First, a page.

Frank Deford

Writer and commentator Frank Deford is the author of sixteen books. His latest novel, Bliss, Remembered, is a love story set at the 1936 Berlin Olympics and in World War II. Publishers Weekly calls it a "thought-provoking...and poignant story, utterly charming and enjoyable." Booklist says Bliss, Remembered is "beautifully written...elegantly constructed...writing that is genuinely inspiring."

On radio, Deford may be heard as a commentator every Wednesday on NPR's Morning Edition and, on television, he is the senior correspondent on the HBO show RealSports With Bryant Gumbel. In magazines, he is Senior Contributing Writer at Sports Illustrated.

Moreover, two of Deford's books — the novel Everybody's All-American and Alex: The Life Of A Child, his memoir about his daughter who died of cystic fibrosis — have been made into movies. Two of his original screenplays, Trading Hearts and Four Minutes, have also been filmed.

As a journalist, Deford has been elected to the Hall of Fame of the National Association of Sportscasters and Sportswriters. Six times Deford was voted by his peers as U.S. Sportswriter of The Year. The American Journalism Review has likewise cited him as the nation's finest sportswriter, and twice he was voted Magazine Writer of The Year by the Washington Journalism Review.

Deford has also been presented with the National Magazine Award for profiles, a Christopher Award, and journalism Honor Awards from the University of Missouri and Northeastern University, and he has received many honorary degrees. The Sporting News has described Deford as "the most influential sports voice among members of the print media," and the magazine GQ has called him, simply, "the world's greatest sportswriter."

In broadcast, Deford has won both an Emmy and a George Foster Peabody Award. ESPN presented a television biography of Deford's life and work, "You Write Better Than You Play." A popular lecturer, Deford has spoken at more than a hundred colleges, as well as at forums, conventions and on cruise ships around the world.

For sixteen years, Deford served as national chairman of the Cystic Fibrosis Foundation, and he remains chairman emeritus. Deford is a graduate of Princeton University, where he has taught in American Studies.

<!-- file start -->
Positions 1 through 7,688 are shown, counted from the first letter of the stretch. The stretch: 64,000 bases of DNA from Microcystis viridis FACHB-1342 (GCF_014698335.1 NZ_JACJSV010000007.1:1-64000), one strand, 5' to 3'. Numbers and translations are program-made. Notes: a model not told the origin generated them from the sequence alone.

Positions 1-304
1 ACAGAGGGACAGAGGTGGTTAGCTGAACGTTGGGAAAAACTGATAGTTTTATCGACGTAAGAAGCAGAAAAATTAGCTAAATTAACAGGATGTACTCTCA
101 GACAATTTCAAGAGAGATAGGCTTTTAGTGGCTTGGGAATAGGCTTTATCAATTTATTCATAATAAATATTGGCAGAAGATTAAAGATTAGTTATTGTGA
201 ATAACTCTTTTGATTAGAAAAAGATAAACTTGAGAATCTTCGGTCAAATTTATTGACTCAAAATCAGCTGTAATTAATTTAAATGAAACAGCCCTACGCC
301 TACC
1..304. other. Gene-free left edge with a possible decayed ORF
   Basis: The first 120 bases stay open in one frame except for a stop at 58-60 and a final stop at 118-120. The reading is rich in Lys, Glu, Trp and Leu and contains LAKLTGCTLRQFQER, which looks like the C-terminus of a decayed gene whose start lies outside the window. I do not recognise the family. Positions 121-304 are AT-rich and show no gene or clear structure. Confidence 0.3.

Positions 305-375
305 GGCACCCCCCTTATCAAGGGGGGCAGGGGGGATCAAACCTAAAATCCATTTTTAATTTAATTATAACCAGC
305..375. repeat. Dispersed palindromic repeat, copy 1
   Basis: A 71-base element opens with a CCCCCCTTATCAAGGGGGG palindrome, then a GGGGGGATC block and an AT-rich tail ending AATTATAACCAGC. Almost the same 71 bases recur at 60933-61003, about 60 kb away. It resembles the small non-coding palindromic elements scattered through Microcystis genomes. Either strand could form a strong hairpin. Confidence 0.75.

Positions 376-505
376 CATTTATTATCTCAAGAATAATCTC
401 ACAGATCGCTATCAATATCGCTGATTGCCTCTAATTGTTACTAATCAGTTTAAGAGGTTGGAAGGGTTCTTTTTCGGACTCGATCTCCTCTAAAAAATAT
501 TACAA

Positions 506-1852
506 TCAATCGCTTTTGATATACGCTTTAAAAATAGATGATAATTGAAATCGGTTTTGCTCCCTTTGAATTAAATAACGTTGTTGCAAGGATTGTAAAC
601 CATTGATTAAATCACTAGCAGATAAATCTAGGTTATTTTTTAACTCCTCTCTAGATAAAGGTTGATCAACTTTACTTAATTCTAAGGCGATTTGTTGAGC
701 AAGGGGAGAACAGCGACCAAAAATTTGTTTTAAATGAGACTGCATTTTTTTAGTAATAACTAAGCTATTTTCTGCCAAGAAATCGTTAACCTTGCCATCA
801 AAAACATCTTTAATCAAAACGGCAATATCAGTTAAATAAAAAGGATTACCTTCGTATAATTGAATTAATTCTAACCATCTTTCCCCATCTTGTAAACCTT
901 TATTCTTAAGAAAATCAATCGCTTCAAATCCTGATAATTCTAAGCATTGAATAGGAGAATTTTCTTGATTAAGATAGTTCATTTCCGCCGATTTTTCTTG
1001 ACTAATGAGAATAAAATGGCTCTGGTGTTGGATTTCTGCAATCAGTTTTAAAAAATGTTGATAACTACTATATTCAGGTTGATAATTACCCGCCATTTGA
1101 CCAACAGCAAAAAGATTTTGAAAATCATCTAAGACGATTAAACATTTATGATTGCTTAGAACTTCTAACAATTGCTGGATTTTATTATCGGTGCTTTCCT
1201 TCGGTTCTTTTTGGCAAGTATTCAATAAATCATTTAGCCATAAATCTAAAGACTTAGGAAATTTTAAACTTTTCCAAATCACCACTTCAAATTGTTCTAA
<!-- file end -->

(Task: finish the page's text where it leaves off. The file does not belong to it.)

It's difficult to understand why certain athletes are harshly singled out by the media, but one of the most baffling examples has to be the criticism displayed toward figure skater Nancy Kerrigan after she was clubbed in the leg at a practice session just weeks before the 1994 Olympics. The ex-husband of another member of the U.S. women's team, Tonya Harding, was convicted of arranging the attack. Harding herself was fined and banned from the sport. As incredible as the physical attack on...

Two recent sporting disappointments underscore the state of interest in women in sports. The first: Lindsey Vonn, sadly acknowledging that her injuries were too serious, announced that she would not be able to compete in the Olympics next month. The second: The owners of the Los Angeles Sparks, acknowledging that they were overwhelmed by debt, just gave up the franchise. Now, even if you aren't a sports fan, you've probably heard about Vonn's fate. Even if you are a sports fan, you might well...

Holidays have long been made for sports. Football has all but replaced the turkey as the signature of Thanksgiving. For decades, Memorial Day, Independence Day and Labor Day meant stadiums filled for baseball double-headers. It's almost as if games are now an excuse for holidays, rather than the other way around. So I now wish you a Merry NBA Day! There will be five nationally televised pro basketball games, lasting 13 straight hours, on Wednesday. Of course, Christmas is of religious...

Political innocent I may be, but I find great irony in that, while everybody agrees there is massive inequality in the United States today, it's in sports where the American dream still lives — more than ever. It used to be, when social mobility was at its apex here, that was the reverse in sports. The leagues were invariably dominated by dynasties. The Yankees, of course, were the American pharaohs. The Celtics ruled basketball; the Canadiens, hockey; the Browns and then the Packers,...

The Grammy nominations are in, and the talk now is of what actors will be chosen for the Academy Awards, but not once have I heard anyone suggest that any of the singers or actors may not be nominated because of some character deficiency. Likewise, when it comes to awards in theater or television or dance or literature, I don't ever recall any candidate losing out because of a personal flaw. Only sports applies that peripheral off-the-field standard. Most recently, of course, this has come up...